Android needs more kinds of games. The big hitters, sometimes one-hit wonders, have rarely been clones of some other mobile game, though there are some rare exceptions. Although originality is often overrated, you still have to stand out from the crowd somehow to get noticed. It’s perfectly understandable that developers will want to take advantage of the latest trends to make a profit. Making games often does require a bigger investment than making apps. But it leads to a monoculture that is already killing the potential of what mobile games are really capable of.
It has been nearly two decades since Snake appeared on the earliest Nokia phones, but mobile gaming, in essence, hasn’t change that much. They’re still designed to be picked up and stopped at a moment’s notice. Understandable from a casual smartphone gaming perspective, but the winds of change have already started to blow.
New way of looking at smartphone gaming
Most smartphone games, and therefore most Android games, have been designed to be played piecemeal. They were envisioned as short-lived pastimes while waiting in line, commuting, or any other moment when the opportunity arises. These days, however, many of the avid mobile gamers make their own opportunity rather than wait for it. Just like avid social media users, they make time for gaming.
This is indicative of a shift in habits in modern mobile gaming. But more importantly, it presents an opportunity for mobile gaming to finally grow beyond its roots. While still primarily “gaming on the go”, time and intensity are no longer hard limits the way they were in the past. This opens up the chance for Android games to offer deeper, richer content, and not just ones that have been designed to be enjoyed in very bite-sized chunks.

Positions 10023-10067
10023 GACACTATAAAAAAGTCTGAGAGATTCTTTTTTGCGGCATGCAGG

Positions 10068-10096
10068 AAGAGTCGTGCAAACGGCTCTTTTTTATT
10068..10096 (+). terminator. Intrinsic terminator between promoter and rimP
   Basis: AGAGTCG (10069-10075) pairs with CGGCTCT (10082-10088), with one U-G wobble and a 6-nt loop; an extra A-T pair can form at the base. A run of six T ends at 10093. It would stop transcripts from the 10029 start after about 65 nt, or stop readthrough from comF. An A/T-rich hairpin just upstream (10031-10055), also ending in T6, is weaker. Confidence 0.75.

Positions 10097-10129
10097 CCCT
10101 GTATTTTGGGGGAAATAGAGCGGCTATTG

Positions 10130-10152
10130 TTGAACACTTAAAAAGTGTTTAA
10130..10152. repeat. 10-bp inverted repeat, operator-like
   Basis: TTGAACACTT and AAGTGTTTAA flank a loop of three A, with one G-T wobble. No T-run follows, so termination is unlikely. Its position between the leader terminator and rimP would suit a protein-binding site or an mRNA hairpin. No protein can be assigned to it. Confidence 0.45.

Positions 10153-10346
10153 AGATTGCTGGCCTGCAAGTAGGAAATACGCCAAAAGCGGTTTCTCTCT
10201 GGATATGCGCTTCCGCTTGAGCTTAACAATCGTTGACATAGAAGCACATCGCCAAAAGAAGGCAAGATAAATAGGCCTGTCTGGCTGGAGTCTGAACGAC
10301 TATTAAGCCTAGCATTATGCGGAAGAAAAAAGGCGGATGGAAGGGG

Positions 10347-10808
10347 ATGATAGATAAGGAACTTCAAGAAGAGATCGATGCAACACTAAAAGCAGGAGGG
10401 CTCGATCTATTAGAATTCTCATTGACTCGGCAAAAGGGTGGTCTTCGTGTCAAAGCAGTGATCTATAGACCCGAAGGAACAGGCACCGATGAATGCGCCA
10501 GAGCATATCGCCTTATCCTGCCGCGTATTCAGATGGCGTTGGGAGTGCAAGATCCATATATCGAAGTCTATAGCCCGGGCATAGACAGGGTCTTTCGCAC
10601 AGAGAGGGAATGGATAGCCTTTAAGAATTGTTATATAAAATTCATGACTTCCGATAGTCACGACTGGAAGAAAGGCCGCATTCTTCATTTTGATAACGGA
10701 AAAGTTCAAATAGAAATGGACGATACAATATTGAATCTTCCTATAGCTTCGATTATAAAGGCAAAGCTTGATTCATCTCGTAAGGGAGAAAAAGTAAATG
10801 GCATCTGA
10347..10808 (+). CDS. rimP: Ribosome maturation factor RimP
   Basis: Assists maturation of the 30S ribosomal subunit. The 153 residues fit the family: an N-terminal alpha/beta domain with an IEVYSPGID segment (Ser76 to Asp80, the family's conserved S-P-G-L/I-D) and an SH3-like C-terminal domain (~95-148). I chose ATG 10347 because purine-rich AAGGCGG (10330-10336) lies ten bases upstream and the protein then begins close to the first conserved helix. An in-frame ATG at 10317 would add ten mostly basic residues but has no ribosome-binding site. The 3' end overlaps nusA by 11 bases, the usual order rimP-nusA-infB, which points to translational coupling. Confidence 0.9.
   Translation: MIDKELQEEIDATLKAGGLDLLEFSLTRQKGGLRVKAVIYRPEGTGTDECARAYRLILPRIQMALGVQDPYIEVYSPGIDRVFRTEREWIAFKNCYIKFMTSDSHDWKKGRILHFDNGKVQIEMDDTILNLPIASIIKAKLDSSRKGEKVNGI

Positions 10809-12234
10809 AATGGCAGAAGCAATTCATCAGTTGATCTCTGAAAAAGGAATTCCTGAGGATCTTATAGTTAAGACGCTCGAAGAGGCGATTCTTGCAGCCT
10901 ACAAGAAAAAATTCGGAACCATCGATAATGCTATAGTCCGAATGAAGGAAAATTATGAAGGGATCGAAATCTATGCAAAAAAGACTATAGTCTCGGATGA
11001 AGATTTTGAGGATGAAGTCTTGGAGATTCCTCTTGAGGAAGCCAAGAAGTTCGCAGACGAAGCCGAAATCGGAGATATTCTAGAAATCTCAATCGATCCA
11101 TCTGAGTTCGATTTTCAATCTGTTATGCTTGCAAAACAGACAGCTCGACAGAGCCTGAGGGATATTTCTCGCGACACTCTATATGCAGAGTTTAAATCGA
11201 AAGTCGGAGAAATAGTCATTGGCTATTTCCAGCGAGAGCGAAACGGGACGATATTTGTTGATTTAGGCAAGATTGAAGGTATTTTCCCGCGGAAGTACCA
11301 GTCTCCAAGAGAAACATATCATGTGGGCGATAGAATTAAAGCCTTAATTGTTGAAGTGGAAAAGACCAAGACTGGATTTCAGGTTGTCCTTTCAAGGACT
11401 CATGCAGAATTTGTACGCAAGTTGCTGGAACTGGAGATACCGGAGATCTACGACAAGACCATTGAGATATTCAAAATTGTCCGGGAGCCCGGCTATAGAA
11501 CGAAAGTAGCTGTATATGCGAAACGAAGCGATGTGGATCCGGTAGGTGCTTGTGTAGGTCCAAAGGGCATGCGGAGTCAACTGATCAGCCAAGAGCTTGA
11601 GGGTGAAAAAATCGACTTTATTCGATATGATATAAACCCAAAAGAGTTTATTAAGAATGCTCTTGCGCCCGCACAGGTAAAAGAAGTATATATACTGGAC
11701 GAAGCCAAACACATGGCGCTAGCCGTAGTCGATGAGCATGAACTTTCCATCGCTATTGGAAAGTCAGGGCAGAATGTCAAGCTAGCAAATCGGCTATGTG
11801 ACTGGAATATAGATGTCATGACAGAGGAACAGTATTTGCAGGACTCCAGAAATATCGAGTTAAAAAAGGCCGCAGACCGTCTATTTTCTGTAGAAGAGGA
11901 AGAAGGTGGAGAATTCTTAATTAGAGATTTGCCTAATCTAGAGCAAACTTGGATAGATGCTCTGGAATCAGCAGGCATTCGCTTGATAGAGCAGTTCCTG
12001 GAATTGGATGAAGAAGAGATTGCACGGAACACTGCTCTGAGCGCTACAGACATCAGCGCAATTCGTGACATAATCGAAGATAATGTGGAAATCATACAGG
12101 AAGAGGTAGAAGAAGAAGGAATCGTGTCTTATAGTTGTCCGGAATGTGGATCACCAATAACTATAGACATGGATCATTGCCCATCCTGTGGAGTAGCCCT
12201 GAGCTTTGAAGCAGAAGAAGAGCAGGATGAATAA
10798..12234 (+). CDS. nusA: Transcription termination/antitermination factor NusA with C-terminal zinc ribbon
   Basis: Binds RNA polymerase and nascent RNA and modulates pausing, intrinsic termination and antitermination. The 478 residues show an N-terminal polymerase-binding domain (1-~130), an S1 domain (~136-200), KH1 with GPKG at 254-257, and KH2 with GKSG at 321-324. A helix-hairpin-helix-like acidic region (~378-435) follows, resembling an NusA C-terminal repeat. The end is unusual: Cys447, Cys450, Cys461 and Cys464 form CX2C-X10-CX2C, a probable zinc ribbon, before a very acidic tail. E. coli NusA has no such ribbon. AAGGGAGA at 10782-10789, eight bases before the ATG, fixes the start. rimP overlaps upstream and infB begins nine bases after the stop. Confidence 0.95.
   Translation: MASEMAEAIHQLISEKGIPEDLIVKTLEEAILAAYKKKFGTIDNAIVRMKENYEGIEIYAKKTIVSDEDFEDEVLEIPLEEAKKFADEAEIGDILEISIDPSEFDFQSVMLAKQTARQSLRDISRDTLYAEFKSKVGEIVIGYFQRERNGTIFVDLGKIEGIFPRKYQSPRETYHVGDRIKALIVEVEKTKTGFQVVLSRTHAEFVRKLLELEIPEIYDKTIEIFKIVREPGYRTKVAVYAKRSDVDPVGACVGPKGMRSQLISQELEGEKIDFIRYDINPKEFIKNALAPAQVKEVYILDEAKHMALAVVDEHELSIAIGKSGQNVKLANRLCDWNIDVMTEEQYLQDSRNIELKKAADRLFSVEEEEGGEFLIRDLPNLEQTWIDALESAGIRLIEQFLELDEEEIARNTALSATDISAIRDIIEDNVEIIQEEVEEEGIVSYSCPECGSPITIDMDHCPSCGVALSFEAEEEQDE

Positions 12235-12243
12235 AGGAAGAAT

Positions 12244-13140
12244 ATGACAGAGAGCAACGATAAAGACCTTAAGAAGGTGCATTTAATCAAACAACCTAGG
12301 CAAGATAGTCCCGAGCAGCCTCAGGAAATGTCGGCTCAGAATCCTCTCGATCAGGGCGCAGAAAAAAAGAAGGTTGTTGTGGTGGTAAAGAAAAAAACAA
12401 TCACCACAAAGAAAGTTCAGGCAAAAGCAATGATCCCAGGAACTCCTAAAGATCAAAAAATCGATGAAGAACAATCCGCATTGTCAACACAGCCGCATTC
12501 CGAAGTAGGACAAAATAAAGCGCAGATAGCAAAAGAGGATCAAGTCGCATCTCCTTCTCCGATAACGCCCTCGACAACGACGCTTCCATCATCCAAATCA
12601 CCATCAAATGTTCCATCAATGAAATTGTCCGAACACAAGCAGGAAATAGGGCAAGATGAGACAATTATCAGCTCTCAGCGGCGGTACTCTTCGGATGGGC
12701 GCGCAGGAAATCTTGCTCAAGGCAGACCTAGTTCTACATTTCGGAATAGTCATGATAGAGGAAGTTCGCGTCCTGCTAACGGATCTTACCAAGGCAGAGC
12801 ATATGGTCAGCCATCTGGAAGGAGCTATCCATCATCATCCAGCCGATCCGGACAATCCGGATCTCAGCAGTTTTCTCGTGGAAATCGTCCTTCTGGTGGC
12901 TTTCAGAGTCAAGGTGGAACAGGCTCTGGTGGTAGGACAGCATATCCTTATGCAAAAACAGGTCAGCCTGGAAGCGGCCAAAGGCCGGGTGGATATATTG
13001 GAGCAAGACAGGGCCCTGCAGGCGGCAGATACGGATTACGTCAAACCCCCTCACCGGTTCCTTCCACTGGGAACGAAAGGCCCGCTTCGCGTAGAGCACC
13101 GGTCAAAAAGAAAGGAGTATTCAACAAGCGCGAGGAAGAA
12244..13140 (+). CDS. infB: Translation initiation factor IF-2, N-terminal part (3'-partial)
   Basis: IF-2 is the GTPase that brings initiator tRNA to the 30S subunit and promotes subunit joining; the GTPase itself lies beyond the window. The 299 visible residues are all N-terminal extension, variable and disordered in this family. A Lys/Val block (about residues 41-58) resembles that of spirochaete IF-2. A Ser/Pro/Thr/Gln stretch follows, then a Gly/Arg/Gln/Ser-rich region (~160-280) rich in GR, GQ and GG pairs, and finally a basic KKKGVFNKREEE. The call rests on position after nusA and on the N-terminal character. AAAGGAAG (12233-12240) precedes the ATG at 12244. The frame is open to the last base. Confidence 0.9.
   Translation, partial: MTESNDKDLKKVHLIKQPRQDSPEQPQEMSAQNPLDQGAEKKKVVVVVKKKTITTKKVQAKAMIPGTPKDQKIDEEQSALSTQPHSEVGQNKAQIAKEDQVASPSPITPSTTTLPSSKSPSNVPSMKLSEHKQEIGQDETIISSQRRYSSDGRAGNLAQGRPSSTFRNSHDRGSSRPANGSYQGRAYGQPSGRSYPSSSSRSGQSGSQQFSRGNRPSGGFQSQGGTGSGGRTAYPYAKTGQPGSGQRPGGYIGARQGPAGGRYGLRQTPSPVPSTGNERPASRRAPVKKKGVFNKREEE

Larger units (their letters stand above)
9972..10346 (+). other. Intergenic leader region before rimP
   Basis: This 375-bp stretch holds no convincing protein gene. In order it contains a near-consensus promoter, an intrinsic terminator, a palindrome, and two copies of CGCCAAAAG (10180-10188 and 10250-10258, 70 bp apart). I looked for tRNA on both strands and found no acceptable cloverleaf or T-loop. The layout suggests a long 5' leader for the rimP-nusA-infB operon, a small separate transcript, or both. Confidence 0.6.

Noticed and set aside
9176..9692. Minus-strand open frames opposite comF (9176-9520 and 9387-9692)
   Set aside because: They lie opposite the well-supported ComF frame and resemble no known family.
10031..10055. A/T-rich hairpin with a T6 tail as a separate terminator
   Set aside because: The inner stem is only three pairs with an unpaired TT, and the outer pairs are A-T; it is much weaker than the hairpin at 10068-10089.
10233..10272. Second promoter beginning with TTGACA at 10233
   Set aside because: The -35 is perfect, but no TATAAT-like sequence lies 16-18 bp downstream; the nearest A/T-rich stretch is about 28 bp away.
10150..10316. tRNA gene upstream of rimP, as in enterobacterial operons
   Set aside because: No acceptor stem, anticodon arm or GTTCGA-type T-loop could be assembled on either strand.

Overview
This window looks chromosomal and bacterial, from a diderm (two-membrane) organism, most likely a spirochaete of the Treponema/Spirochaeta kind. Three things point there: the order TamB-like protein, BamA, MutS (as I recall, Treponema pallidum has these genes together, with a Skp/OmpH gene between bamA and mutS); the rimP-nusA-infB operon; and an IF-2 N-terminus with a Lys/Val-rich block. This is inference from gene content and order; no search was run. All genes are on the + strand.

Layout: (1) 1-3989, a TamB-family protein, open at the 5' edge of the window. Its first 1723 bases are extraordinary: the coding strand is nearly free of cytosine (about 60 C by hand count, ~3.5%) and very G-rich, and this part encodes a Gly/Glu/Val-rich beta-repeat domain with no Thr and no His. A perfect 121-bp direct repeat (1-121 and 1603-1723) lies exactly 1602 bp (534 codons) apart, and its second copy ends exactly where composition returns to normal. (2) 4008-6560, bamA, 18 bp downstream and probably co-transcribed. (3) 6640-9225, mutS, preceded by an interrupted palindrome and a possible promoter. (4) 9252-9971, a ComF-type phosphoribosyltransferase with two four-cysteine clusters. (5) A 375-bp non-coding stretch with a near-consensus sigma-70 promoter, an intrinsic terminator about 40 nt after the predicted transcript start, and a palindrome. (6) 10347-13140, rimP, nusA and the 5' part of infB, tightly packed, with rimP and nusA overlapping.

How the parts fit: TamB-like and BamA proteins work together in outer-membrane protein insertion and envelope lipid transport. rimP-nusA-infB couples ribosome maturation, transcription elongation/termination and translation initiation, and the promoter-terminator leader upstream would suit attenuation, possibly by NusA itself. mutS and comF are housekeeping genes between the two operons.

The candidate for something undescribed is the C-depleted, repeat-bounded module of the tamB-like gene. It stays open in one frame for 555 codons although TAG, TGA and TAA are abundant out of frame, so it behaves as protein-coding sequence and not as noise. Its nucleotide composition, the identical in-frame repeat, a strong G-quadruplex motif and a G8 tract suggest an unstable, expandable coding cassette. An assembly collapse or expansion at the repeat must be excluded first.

Majority of mobile games use addiction to lure in players and keep them coming back repeatedly, sometimes for all the wrong reasons. There are very few games that have been notable for their memorable content, engaging mechanics, and emotional pull. Most are notorious for their addictive repetition. Mobile MMOs that pride themselves on breath-taking visuals practically repeat those visuals in instanced dungeons ad infinitum. Imagine having brightly colored candy every day. It gets sickening after a while. The games that do offer deeper engagement are often than not ports of PC titles, like the old D&D ones. You don’t, however, need to always be reading walls of text in order to be considered “deep”.
That’s not to say that being able to pick up a game and leave it in a flash isn’t important anymore. In fact, it is probably even more critical if Android games are to mature. But instead of artificially limiting games themselves to bite-sized chunks just because a player might close the game at any moment, games should, instead, develop better facilities for handling sudden changes in states. Android apps are already good at this and while games are inherently more complex, it’s also doable. Especially with a little help from Google.
Android gaming is no longer just about smartphone gaming, just as Android has no longer been limited to just smartphones for a long time now. And while smartphones will naturally be the primary target device, Google and game developers should already be preparing for a very near future where that smartphone is no longer used simply as a smartphone anymore.
Smartphones are getting more powerful and more versatile every year to the point that they can, with some tricks and accessories, even replace a PC for most common tasks. Or, in this context, a gaming console.
The Nintendo Switch has shown the gaming industry a new path forward. It has proven that, with the right combination of powerful but portable hardware and engaging titles, gamers will take and play their games everywhere, from trains to cafes to work to, of course, home. And if there’s one thing that game developers have always gotten right, it’s to go where the money flows. And, in Android gaming’s case, it will be flowing from everywhere.